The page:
When I first envisioned my road to motherhood, it was full of sparkles and glows. I thought of my body changing, had even said goodbye to my pre-baby body in preparation for the coming changes. I expected morning sickness, aches, exhaustion, and a growing belly that I couldn’t wait to show off.
I didn’t expect the dark days, the days painted black with night even while bright sunlight cornered me. I didn’t expect to have the magic of my motherhood journey sucked out of my life.
The week after our miscarriage was easily the hardest 7 days of my life. Women I knew, who already had a child, were both pregnant. I still had school and a presentation I no longer cared about. Ironically, it was probably the best presentation I’ve ever given. I had missed a class because the emotional toll of miscarrying had been too high. As a result, my professor, who didn’t know I’d miscarried, had me write a paper about an article they had discussed in class. Plainly, I wowed him with it. There was also walking around with my friends, most of them moms themselves.
And that lamp.
The weekend before our miscarriage, my husband and I were still riding the high of our pregnancy. We’d gone out and bought an adorable raccoon lamp. It sat, in its pretty package, in the room that would be our child’s. For three days, I admired that thing, studied the room to figure out how to design a nursery. The lamp sat in a place of pride, on one of my childhood bookshelves.
But, after, just thinking about it crushed my heart. What if we hadn’t been so eager to buy something for the baby? Would not buying something have meant I wouldn’t have lost the baby? Was the simple act of being so sure the one thing that doomed us?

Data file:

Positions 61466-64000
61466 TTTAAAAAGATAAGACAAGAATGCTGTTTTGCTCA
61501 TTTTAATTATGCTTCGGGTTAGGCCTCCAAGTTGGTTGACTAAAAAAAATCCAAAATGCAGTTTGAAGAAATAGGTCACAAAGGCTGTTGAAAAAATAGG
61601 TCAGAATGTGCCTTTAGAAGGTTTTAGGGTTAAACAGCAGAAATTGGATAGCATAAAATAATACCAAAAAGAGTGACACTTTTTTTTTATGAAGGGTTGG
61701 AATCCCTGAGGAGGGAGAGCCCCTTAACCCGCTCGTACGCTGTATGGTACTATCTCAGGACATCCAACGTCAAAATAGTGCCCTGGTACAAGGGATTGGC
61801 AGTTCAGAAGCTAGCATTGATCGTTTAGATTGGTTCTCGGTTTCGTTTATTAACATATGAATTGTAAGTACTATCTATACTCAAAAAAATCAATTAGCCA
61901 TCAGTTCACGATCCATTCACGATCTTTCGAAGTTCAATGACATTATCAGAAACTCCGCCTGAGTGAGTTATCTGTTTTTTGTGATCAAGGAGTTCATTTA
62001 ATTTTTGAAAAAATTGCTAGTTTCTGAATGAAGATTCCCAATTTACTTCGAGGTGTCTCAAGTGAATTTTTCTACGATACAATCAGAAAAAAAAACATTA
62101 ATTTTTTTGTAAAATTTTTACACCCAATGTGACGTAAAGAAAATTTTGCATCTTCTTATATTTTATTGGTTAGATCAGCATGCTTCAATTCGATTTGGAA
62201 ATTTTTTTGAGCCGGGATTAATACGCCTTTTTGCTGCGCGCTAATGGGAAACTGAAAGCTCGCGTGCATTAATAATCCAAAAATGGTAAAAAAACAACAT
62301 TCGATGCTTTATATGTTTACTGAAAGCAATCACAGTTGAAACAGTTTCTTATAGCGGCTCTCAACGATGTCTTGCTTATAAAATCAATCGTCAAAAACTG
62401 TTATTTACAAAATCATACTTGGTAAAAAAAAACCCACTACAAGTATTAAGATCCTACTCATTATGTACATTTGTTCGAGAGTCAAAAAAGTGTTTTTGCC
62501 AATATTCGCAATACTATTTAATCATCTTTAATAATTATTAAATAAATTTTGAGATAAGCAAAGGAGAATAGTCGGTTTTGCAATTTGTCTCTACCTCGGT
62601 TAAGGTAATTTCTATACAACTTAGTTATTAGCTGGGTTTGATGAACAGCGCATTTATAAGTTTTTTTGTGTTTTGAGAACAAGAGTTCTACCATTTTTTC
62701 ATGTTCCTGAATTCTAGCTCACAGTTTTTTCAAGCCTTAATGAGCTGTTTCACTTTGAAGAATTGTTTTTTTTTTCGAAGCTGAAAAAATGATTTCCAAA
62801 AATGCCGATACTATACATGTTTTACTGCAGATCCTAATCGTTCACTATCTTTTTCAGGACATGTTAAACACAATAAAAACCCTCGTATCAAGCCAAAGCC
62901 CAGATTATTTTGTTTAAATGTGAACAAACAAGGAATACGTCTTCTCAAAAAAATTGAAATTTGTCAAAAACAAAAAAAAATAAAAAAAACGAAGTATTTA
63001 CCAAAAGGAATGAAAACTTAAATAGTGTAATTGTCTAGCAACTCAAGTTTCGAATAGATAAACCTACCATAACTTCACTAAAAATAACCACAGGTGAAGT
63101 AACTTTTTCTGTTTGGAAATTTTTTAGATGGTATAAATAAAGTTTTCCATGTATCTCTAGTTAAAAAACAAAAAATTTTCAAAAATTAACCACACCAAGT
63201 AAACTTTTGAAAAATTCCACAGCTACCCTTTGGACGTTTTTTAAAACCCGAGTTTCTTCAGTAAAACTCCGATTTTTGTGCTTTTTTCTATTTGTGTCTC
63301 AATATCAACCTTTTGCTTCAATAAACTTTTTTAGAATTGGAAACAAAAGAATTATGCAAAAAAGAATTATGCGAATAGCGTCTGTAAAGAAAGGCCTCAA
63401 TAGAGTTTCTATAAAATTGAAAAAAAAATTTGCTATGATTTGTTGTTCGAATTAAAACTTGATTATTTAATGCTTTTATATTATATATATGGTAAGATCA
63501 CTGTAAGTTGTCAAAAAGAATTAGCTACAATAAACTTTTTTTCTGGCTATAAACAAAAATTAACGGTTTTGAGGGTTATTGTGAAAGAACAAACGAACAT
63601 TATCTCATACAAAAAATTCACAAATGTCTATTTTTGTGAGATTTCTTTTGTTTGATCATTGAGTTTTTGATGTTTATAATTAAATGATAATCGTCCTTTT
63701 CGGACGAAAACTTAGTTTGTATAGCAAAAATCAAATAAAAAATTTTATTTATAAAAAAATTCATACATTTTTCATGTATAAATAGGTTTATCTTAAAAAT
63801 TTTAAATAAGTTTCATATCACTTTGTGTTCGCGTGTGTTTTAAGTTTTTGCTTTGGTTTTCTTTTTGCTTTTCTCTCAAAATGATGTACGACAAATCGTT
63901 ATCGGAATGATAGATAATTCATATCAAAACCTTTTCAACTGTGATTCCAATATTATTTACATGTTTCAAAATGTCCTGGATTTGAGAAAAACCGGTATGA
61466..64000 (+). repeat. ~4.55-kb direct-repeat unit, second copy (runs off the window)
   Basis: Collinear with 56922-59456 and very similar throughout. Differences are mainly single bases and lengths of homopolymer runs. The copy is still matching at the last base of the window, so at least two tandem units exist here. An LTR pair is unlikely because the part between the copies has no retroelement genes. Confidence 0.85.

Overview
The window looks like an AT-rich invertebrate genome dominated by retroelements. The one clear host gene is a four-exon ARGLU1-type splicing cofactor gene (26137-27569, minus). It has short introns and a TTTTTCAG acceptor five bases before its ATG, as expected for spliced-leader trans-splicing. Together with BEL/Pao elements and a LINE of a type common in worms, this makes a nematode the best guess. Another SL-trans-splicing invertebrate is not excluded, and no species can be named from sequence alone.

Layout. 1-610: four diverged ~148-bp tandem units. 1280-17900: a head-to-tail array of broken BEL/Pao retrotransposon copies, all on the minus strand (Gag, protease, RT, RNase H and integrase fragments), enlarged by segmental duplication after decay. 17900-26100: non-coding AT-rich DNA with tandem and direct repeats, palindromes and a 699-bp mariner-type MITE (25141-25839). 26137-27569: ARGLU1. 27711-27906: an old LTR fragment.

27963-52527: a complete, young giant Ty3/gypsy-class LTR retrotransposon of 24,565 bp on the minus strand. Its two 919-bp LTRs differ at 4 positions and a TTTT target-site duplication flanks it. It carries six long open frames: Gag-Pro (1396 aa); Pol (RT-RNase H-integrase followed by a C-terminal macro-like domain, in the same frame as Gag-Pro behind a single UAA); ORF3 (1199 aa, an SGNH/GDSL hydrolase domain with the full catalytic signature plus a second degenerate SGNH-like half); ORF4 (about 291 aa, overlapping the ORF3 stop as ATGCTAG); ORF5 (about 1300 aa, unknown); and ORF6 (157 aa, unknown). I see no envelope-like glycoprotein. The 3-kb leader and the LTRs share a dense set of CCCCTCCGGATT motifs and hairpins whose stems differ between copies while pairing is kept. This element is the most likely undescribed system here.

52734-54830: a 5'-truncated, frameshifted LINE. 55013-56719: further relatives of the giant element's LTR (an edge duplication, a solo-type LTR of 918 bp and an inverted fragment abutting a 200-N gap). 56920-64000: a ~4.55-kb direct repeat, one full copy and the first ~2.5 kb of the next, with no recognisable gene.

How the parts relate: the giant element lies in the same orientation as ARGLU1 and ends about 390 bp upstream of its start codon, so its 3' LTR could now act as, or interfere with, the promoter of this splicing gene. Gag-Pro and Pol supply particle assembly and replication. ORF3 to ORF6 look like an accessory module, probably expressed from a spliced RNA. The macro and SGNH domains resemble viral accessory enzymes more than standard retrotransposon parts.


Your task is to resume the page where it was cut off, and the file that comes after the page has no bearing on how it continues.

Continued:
Superstitious. Of course. But, sometimes, when something like that happens, it’s where the mind goes. No matter how educated I was, it still looped through my mind like a bad record.
What if we hadn’t bought that lamp?
We talked about whether to keep or discard it. I know my heart was torn in two. I would forever think of it as my first baby’s lamp, even though I had lost him or her. Yet, it was adorable, and half my heart still clung to it.
We kept it. It seemed fitting. Something of a gift from our first, lost baby to our first, breathing baby. Our son is still attached to it. As I type this, he is asleep and the lamp is on. I like to think of it as his older sibling keeping an eye on him, keeping the monsters away.
Somehow, a simple lamp broke my heart and stitched it back together. Somehow, it became a beacon during those dark days, and perhaps it’s because of that lamp that my sadness easily gave way to determination to try again. But not in 3 months. Right now.